Many Christians have heard the research that church attendance amongst those in their twenties in the United States is extremely low. For many, however, these statistics are either hard to believe or do not have a lasting impact. In They Like Jesus But Not the Church, Dan Kimball seeks to put “a name and a face” to these young adults by relating back their thoughts and concerns about the church. While they have many issues that they are concerned about, there is one overarching trend: emerging generations like Jesus, but they do not like the church.
Kimball exhorts church leaders to get out of the office and to listen to young non-Christians. Most Christians do not have a single significant relationship with non-Christians—often because of the busyness in church life that is created by church leaders. Furthermore, Christians have created an entire church sub-culture, with Christian radio stations, schools, websites, and bumper stickers, that isolate them from non-Christians. I appreciate Kimball’s call for Christians to live missionally, interacting with non-Christians, living in their world, genuinely loving them, and sharing Christ with them.
Why is Christ so popular, while the church is so unpopular? According to the young adults that Kimball interviewed, Jesus was everything that the church is not. Jesus was non-judgmental; the church is judgmental. Jesus created a movement; the church is “organized religion.” Jesus changed hearts; the church is a political organization that forces its will on people. Jesus was a friend of sinners; the church hates homosexuals.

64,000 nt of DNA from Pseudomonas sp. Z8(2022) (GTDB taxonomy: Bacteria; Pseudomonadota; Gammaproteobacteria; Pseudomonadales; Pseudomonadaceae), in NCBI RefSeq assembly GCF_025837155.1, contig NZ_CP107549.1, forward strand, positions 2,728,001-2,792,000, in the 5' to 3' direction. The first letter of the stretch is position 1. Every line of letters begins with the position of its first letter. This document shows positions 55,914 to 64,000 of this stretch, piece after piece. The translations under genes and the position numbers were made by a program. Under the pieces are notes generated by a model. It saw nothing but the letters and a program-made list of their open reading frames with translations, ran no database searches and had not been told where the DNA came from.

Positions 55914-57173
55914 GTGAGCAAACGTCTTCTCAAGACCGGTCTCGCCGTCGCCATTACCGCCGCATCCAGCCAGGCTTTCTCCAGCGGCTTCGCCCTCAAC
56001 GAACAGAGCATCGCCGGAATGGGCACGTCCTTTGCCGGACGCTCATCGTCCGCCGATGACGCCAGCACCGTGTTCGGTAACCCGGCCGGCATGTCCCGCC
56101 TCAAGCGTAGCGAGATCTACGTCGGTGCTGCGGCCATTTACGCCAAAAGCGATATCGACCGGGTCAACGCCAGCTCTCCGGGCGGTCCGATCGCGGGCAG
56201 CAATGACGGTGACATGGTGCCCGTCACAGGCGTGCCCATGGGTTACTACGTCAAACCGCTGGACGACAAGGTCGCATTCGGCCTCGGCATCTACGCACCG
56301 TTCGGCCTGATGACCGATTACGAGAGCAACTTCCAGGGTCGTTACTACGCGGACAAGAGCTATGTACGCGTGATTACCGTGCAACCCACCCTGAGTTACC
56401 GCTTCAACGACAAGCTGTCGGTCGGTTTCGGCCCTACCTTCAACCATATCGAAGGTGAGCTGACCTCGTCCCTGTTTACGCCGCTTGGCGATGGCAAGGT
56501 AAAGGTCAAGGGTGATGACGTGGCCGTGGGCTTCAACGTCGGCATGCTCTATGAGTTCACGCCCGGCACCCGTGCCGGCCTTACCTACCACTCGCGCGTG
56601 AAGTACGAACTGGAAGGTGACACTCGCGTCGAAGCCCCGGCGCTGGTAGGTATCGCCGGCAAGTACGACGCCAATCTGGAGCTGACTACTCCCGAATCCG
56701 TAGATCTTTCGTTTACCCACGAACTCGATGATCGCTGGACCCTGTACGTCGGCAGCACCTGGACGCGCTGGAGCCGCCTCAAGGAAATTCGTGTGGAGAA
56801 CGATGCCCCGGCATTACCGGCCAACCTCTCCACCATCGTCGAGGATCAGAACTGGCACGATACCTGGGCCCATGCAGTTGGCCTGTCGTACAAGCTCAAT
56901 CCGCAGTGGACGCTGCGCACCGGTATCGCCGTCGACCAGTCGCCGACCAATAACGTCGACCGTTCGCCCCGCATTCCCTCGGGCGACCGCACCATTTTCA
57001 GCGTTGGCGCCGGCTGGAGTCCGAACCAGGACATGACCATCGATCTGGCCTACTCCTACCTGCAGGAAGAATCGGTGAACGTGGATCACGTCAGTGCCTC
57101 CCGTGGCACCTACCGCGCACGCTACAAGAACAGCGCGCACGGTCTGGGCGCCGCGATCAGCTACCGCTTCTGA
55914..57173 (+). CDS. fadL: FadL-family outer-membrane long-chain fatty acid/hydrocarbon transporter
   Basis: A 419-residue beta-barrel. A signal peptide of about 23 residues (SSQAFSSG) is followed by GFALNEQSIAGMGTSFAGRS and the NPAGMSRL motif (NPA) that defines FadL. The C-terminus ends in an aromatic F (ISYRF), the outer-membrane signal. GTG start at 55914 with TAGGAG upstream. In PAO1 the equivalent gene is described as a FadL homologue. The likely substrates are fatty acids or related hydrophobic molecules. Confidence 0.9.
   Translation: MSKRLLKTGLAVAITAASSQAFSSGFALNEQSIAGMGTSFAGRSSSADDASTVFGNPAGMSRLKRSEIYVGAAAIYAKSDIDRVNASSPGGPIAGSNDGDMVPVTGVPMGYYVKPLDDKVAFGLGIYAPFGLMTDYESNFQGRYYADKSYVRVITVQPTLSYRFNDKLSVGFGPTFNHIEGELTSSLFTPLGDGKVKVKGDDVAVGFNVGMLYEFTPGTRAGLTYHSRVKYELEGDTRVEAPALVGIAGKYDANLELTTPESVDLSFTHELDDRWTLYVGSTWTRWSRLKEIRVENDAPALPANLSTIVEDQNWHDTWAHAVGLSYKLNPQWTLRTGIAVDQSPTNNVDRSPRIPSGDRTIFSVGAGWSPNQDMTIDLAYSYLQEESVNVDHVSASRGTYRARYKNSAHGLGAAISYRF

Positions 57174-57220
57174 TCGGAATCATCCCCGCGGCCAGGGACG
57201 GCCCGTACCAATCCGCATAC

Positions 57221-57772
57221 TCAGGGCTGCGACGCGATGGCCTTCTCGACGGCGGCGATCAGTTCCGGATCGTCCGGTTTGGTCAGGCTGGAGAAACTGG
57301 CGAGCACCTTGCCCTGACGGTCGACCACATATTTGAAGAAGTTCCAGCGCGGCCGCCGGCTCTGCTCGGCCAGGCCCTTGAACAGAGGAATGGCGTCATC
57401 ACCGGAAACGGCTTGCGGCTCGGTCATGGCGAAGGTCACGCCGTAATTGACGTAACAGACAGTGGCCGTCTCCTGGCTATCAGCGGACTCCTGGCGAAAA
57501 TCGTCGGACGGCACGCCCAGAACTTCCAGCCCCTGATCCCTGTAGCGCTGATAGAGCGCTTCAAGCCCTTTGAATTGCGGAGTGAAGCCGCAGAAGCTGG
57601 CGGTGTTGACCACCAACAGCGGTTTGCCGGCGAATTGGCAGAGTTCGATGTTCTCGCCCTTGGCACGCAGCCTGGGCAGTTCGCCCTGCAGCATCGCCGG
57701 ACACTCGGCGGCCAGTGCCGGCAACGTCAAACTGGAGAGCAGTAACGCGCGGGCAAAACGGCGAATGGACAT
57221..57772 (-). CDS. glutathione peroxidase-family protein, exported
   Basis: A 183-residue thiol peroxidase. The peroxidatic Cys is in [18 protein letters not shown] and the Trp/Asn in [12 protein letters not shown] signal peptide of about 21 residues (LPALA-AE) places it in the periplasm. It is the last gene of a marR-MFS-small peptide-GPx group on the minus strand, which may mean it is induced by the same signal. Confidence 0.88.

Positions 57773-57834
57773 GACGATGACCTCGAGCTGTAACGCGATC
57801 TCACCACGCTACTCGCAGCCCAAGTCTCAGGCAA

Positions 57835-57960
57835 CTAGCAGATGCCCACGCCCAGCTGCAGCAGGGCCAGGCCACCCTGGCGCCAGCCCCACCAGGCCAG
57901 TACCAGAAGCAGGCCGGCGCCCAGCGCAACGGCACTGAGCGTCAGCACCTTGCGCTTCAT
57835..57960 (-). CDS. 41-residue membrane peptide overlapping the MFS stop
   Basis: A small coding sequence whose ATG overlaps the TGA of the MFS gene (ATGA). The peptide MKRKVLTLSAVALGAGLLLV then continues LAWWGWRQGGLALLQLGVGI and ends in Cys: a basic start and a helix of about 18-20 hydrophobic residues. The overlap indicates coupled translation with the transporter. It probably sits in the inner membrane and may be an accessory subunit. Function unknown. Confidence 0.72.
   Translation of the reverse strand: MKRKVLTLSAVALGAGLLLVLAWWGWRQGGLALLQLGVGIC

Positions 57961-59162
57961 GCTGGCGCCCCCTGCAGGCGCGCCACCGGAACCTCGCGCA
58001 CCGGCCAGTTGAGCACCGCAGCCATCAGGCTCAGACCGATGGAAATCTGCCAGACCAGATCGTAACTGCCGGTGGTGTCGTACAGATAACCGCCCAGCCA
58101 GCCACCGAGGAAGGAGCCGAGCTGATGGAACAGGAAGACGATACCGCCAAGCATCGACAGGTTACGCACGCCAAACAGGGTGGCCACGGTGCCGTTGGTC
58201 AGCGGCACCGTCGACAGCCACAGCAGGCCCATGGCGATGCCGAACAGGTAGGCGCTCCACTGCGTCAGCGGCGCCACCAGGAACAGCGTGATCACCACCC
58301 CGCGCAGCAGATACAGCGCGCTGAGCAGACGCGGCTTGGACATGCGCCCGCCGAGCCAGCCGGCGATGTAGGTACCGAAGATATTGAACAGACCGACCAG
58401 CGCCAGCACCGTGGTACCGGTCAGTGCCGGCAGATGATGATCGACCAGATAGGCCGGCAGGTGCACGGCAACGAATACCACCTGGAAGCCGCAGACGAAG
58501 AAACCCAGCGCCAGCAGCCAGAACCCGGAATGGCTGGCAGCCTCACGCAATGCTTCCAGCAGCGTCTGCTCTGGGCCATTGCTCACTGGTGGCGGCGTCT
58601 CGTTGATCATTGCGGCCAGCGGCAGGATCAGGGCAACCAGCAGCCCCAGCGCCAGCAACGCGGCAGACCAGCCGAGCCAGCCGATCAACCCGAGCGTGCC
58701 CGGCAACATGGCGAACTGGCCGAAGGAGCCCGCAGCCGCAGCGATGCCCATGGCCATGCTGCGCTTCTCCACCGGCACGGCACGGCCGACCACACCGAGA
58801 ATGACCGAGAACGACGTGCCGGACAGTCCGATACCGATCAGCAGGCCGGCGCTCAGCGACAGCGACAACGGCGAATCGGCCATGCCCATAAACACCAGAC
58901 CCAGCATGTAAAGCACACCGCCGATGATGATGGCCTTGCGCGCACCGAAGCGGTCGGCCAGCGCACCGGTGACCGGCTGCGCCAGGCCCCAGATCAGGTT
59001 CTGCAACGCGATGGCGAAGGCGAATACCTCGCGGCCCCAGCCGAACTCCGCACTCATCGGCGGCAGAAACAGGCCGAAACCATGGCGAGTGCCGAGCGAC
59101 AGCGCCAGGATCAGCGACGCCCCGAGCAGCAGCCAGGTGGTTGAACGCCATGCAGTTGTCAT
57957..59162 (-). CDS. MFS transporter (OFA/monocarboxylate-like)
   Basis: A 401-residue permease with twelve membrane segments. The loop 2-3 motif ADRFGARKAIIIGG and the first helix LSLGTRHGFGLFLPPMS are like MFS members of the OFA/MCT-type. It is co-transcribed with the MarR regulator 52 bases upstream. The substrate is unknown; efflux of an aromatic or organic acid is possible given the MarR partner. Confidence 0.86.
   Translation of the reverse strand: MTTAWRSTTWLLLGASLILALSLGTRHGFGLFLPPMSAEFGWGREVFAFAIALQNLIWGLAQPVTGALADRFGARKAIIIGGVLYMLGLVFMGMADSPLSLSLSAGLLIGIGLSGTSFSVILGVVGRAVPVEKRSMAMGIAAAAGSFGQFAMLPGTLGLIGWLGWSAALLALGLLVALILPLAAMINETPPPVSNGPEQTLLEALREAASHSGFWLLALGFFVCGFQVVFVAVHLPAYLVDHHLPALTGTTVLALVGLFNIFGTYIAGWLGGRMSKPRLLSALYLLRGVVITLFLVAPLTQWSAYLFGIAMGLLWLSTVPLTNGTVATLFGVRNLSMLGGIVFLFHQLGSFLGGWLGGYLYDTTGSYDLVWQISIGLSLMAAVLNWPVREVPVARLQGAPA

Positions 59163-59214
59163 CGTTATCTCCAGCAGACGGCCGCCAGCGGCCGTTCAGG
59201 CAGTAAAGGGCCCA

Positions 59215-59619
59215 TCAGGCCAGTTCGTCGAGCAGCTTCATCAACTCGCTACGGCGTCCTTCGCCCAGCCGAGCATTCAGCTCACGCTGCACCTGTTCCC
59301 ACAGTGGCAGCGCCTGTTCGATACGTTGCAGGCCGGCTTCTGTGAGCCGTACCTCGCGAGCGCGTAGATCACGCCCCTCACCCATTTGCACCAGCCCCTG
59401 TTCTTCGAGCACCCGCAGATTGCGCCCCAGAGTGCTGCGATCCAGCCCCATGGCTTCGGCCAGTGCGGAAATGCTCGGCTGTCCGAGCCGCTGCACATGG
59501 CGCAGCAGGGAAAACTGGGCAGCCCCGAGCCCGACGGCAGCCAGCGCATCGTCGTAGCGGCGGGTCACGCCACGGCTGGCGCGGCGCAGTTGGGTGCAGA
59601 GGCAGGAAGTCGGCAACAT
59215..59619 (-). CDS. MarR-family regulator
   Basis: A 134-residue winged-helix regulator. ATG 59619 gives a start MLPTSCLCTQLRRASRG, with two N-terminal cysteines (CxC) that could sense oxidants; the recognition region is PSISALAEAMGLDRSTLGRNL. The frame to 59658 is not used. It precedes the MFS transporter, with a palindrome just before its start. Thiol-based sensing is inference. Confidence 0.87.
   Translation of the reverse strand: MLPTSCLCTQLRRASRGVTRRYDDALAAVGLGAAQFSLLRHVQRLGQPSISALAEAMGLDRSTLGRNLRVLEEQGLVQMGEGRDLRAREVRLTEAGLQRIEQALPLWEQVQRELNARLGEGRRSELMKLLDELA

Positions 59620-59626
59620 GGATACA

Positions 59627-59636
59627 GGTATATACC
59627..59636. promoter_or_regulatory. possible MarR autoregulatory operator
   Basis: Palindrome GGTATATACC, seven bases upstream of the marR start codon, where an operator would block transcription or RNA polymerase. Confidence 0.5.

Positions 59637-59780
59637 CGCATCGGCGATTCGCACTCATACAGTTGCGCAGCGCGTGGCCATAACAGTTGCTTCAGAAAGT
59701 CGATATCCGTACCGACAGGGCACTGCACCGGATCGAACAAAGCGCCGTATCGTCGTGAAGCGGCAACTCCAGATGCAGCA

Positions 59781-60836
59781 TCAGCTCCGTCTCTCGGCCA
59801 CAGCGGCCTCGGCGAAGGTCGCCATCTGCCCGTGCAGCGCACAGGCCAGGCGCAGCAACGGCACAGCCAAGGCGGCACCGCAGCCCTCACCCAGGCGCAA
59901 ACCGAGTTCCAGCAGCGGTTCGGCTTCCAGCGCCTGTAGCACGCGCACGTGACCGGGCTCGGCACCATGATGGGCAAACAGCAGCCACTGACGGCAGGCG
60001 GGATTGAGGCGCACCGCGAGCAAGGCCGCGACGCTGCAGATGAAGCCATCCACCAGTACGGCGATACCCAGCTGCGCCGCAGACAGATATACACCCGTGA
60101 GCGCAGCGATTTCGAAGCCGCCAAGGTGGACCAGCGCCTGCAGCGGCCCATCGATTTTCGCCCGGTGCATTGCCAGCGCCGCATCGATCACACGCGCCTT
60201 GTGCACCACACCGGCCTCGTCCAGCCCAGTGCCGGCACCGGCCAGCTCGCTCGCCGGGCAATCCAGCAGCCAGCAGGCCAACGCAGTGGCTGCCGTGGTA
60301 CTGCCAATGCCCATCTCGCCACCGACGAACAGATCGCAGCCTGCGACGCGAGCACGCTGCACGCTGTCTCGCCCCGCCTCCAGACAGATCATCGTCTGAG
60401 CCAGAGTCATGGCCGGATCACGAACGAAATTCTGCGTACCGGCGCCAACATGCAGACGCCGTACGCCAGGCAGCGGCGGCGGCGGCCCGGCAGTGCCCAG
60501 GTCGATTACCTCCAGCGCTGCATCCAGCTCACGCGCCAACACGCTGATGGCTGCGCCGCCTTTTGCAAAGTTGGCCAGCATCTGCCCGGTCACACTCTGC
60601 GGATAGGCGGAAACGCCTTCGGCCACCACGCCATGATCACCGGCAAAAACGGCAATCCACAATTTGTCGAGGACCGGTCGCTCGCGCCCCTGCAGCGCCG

These perceptions of non-Christians are sometimes the result of negative media portrayals of Christians or a few bad encounters that people may have had with Christians. Unfortunately, these perceptions have often been true. At one of our Starbucks book talk gatherings, a young barista named Alex asked me what we were reading. I told her Blue Like Jazz. I said that this was a book about Christianity and following Jesus, not “church-ianity.” She proceeded to tell me that this sounded good. She thought churches were like cults, but she liked “that following Jesus thing.”
If we are to change the perceptions of young adults about us we must do several things.
First, we must be missional and go to where people are. Second, we must really love people like Alex, building genuine relationships with them. Third, we must actually be Christ to them and serve them.
After talking with Alex, I went and bought her a copy of the book and wrote a note in it that said,
Dear Alex. Thank you so much for serving us so well whenever we come in. You are clearly on the path to Jesus, because you love people. If we can ever pray for you or help you in any way, please let us know. God bless.
Amazingly, Alex later told me that that was the nicest thing anyone had ever done for her. We can help people like the church by being the Jesus that they love.